Guidance & Resources for Outdoor Learning

Outdoor Spaces

Outdoor Spaces as Essential Assets

National School Ground Greening Resources


How to Conduct an Outdoor Space Inventory

Teens to Trails

Outdoor Classroom Design and More

Green Schoolyards of America

Outdoor Infrastructure Cost Estimate Tool

Green Schoolyards of America

Outdoor Classroom Procurement Checklist

Portland Public Schools Outdoor Learning

Materials Options for Outdoor Classroom Infrastructure

Reid Anderson, Outdoor Consultant

How to Build an Easel

Portland Public Schools Outdoor Learning

Guide to Advocating for Outdoor Classrooms in Coronavirus-Era School Reopening


How to Create an Outdoor Classroom in the Era of COVID-19

Laura Blaisdell, MD/MPH

What Summer Camps Have to Offer

Summer Camp Resource List

Maine Summer Camps membership

Maine Summer Camps

Models, etc.


The Ecology School

Draft Outdoor School Model Schedules

Green Schoolyards of America

Draft Learn Outside Instructional Model

Green Schoolyards of America

Example Schedule and Curriculum Ideas

Inside-Outside New England

Additional Resources

National Environmental Education Guidance to Schools

Maine Environmental Education Association

Draft Maine Back to School Framework

Department of Education

Diverse Resources for Outdoor Learning

Includes vast array of Articles (why do this), Activities (how do this), Strategies, etc.

Learning for Nature by ME

From Anecdotes to Evidence: Demonstrating the power of environmental education

eeWorks, North American Association for Environmental Education

Outdoor Learning: A Solution for Schools During COVID 19

Natural Start Alliance

A recording of a panel of experts (outdoor educator, administrators, and a pediatrician) who share the hows and whys around outdoor learning as a response to reopening in this uncertain time.

COVID-19 Green Schools Guide

Natural Resources Council of Maine

Winter Resources

Learning in Winter Position Statement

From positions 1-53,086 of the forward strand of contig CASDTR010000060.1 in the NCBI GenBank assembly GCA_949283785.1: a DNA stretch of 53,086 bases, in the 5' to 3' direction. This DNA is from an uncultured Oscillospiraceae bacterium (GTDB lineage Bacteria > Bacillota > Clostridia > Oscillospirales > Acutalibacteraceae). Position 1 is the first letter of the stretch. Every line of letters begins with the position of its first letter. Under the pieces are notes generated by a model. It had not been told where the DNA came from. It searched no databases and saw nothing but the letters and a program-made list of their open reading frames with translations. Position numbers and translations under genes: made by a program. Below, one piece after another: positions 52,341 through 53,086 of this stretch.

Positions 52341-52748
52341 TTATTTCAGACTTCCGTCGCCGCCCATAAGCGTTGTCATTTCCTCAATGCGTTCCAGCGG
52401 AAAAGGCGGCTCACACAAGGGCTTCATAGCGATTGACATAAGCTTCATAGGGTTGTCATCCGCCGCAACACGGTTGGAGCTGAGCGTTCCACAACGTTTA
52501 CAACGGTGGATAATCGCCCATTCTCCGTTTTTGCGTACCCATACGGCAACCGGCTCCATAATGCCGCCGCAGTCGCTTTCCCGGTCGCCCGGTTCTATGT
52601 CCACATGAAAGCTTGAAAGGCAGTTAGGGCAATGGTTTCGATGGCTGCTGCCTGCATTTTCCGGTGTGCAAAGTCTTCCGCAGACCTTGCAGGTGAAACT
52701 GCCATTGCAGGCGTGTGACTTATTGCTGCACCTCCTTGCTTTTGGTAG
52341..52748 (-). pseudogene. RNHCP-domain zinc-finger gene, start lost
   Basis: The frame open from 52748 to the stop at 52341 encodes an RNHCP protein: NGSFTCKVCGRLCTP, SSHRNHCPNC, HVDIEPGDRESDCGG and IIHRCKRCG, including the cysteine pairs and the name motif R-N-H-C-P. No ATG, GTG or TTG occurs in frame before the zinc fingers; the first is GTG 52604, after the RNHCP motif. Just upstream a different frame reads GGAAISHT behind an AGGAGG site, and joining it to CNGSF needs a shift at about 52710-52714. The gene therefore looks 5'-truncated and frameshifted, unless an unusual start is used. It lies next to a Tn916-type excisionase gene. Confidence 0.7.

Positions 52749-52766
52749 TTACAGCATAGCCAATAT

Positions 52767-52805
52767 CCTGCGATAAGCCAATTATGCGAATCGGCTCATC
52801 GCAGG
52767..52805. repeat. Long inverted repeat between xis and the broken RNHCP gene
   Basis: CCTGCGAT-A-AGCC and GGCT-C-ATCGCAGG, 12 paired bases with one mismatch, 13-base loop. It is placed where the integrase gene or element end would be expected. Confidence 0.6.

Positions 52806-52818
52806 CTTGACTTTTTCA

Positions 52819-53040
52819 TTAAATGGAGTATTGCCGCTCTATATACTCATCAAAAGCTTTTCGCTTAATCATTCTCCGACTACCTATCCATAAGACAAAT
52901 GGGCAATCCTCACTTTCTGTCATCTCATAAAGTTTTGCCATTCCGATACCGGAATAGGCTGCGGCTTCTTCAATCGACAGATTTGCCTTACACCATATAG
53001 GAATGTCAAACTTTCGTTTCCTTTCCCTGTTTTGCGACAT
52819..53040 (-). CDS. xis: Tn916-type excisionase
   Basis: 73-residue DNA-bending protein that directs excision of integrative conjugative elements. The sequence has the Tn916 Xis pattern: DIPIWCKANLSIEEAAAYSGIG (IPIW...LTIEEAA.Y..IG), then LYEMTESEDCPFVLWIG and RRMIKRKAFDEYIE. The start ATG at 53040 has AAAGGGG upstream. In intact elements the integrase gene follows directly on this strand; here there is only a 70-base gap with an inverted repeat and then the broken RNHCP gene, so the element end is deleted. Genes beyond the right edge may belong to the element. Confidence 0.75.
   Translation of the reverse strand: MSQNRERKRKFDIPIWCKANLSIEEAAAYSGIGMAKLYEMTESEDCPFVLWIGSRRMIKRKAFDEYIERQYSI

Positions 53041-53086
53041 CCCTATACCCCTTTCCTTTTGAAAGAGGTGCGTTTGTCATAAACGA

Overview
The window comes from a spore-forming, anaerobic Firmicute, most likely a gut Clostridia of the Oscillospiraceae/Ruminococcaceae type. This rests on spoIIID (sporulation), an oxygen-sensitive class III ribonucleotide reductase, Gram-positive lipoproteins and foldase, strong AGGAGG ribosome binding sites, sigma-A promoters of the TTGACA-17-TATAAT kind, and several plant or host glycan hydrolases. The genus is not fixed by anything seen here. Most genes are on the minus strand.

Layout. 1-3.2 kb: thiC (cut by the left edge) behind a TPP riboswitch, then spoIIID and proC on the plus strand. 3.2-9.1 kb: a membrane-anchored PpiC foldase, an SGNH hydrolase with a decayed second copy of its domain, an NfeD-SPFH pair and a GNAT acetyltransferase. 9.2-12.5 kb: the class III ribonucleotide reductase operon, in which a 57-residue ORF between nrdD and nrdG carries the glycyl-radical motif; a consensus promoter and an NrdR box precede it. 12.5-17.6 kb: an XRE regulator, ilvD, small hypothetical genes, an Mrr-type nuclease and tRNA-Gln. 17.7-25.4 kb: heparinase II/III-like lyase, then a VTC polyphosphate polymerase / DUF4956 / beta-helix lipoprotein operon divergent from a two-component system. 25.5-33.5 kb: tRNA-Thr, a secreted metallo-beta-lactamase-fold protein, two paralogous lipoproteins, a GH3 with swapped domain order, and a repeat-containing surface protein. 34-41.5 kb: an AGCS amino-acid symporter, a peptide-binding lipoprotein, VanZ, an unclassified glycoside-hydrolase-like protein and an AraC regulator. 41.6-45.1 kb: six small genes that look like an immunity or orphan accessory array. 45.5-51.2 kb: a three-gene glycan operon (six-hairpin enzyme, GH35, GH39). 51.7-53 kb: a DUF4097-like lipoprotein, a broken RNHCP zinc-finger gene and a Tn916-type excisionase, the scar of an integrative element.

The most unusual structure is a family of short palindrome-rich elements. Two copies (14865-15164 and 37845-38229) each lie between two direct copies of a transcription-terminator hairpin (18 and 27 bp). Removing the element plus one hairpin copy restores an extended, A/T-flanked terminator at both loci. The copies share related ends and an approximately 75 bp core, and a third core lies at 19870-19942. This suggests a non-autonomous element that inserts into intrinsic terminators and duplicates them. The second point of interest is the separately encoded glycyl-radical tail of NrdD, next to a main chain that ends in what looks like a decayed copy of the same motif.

WinterKids Guide to Active Outdoor Learning


WinterKids Resources for Educators


WinterKids Winter Games


Registration is now open for Maine teachers and families (hybrid and remote learners) to participate in the fourth annual WinterKids Winter Games, a 4-week series of fun outdoor physical activity and nutrition challenges for kids.

Frequently Asked Questions

Managing an outdoor learning pod

How do I manage safe bathroom use in my pod when I am teaching outside?

Establishing a pass system for using indoor classrooms allows for educators to remain outside while students use the indoor facilities. Make sure students know the rules of the road for how many students can be inside a bathroom at any given time. If possible, consider two portable toilet to serve your outdoor pod.

How should our outdoor classrooms be cleaned?

Like any classroom, high touch items should be cleaned frequently and if possible between uses. Being in the sunlight may provide some natural disinfection!

How should we organize safe travel to community partner sites, camps, or parks?

At this time, field trips to indoor locations that require travel are not recommended. Guidance for the safe travel of students is evolving, but travel by walking remains safer than travel with groups of students inside a vehicle.

Can students within my pod share any equipment or materials when we're outside?

Yes, students can share equipment with focus on hand sanitizing before and after touching or using shared equipment. It is important to remember that COVID-19 is primarily spread by respiratory droplets and potentially spread by touching an infected item with your hands and then touching your nose, mouth or eyes. Good hand hygiene can prevent the spread of viruses.